A symptom seen in some migraine sufferers is puffy eyelid. This is also called eyelid edema or oedema. It is considered a unilateral cranial autonomic symptom, which means the symptoms happen on both sides of the head and can’t be controlled by the patient. Other cranial autonomic symptoms include droopy eyelid, watery eyes, constriction of the eye’s pupil, red or bloodshot eyes, nasal congestion and facial sweating.
In a 2008 study of 786 migraine sufferers at a headache clinic in Taiwan, the most common of these symptoms was facial sweating, which was reported by 29 percent of the patients. Eyelid puffiness was the least common, reported by 9 percent of those in the study. One-fifth of those patients said that only one eyelid was puffy during migraine.1 A recent online patient survey conducted with 2,632 participants found that 23 percent experienced eyelid edema.2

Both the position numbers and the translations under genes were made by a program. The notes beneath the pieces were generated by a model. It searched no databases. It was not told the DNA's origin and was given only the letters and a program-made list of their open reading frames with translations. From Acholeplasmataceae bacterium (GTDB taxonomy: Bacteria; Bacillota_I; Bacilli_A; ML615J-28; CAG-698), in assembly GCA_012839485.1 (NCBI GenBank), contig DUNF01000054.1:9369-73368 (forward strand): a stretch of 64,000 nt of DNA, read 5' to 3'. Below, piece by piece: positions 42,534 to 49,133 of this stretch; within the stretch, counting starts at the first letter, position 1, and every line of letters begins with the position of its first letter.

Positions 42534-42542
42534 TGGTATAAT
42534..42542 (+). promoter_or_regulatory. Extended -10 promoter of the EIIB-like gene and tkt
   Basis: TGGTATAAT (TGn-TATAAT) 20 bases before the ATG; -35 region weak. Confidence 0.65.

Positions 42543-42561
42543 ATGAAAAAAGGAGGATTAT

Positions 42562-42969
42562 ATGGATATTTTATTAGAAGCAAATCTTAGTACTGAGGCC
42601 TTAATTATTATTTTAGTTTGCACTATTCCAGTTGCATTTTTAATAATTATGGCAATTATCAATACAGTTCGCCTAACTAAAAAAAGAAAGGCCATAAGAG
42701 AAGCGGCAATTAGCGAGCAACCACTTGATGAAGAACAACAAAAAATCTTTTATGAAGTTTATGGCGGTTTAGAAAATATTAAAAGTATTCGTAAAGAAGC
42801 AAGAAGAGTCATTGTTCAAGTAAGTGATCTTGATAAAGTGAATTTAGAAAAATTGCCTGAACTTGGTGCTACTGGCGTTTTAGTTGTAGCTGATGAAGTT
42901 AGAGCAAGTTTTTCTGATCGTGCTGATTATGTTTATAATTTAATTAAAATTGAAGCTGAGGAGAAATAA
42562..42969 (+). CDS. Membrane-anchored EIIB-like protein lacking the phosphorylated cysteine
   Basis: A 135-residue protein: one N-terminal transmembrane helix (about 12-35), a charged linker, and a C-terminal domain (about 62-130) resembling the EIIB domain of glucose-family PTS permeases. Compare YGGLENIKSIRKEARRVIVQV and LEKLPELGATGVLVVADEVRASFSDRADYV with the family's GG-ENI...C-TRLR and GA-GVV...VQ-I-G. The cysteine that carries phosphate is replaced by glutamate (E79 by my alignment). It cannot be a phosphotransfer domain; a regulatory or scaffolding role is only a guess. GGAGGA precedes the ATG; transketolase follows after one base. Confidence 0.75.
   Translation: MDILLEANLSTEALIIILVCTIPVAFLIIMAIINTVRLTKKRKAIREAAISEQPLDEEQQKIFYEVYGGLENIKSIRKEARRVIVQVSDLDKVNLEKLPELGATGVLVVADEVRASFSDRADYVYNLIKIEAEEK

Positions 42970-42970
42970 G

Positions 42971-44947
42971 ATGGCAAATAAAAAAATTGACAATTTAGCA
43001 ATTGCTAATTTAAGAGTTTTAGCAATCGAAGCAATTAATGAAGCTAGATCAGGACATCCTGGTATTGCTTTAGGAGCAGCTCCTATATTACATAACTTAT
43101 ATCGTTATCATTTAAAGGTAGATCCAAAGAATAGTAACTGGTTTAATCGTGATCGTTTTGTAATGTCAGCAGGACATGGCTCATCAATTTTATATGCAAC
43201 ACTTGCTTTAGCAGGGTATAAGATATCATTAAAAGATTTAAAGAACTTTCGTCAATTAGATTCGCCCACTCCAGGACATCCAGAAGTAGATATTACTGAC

Puffy eyelid, like many other migraine symptoms, doesn’t occur in everyone and doesn’t occur with each migraine.
Eyelid puffiness is thought to be more more common in cluster headaches and therefore if it occurs in a migraine sufferer, it might confuse the diagnosis. Also because puffy eyelids are associated with other disorders, such as allergies and tiredness, it is a symptom that individuals may not always associate with migraine and report.